Like you, I believe Hoffman. I think that a deaf person like Hoffman would be a more believable/credible eyewitness than a "normal" sighted person simply because a deaf person, in order to survive on a day-to-day basis in a world of fast-moving cars, etc, must hone his or her visual skills to compensate for his or her inability to hear. It is obvious to anyone who watches TMWKK on http://www.youtube.com that Hoffman raised a family, and a fairly well-to-do-looking family at that, which is a lot more than be said for a lot of people who have all of their faculties, so he must have been a pretty darn normal guy psychologically.... But for some reason, certain people on this forum (and others as well, I suppose) want to make him out as some kind of weird, yarn-spinning miscreant. All I can say is that I trust Hoffman much more than the people who attack him and his testimony/statements....

Keep up the good work,

--Thomas

_____________________________

I agree with you Thomas. Ed is very credible. Much has been made of him being about a hundred yards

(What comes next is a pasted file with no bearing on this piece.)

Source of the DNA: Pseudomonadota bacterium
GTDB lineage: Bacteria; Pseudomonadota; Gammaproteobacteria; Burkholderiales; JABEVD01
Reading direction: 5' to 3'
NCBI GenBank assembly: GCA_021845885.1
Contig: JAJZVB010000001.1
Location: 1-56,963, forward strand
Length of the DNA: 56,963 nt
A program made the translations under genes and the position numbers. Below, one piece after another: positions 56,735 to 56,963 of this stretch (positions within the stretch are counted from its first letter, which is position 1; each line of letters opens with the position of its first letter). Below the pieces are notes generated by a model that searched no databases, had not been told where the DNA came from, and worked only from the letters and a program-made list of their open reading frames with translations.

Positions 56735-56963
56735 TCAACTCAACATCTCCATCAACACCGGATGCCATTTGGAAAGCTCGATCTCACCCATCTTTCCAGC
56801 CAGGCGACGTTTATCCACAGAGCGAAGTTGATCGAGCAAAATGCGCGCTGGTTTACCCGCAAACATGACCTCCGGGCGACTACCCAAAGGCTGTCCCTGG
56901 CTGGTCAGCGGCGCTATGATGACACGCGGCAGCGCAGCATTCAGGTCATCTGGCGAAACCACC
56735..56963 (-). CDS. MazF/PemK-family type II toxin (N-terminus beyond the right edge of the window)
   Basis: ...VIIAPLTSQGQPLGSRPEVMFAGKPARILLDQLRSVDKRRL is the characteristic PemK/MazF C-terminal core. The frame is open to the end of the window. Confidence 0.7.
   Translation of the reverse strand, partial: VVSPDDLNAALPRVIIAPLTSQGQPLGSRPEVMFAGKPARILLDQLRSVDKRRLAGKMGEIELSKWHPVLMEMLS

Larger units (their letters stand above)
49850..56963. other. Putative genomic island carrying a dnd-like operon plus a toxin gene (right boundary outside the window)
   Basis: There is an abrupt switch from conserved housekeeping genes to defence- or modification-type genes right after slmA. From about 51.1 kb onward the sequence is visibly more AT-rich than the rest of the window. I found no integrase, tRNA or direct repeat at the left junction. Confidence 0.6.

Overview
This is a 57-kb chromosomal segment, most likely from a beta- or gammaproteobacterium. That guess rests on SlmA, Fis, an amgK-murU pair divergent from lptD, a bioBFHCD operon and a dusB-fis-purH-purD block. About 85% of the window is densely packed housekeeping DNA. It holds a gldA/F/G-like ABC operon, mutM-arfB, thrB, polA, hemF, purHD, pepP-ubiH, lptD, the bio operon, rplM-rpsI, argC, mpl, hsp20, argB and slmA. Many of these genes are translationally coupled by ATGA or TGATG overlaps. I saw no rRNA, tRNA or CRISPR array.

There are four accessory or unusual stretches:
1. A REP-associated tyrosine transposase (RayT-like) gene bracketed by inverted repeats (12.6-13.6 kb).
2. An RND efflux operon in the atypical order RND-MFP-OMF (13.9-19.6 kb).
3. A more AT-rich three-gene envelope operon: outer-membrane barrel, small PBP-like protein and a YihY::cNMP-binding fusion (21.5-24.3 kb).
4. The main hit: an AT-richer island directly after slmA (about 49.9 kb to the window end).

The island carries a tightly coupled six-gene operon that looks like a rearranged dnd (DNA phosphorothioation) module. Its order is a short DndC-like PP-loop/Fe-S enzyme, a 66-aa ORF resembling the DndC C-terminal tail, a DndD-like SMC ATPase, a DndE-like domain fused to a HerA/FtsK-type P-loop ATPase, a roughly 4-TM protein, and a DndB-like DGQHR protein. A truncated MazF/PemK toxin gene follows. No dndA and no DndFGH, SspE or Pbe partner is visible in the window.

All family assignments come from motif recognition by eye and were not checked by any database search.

from the scene he describes. But consider, a football field is 120 yards long, and spectators have no

problem with seeing a person catch a pass that far away. Also, in 1963 there were no trees to obscure

the view as is the case today.

Thanks.

Jack

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Thanks, Bill. You beat me to the punch. When I saw this, I couldn't wait to whip out a reply. The book is called "Eyewitness." It was published back in 1997, ten years ago! No mention of the book by either of these men. Must not have been aware of it. They owe it to the research community to read it before "going off" any further on this rather repulsive thread. Raising the questions is one thing, but the tone and the slams I would think is beneath these men. Reminds me of a Bugliosi rant. This book was co-written by Ed's pastor, Ron Friedrich, who has also functioned as a sign language interpreter for Ed. The introduction by Ron (with Ed) indicates that the very complaints these two men have registered will be addressed. What more can I say? Read the book.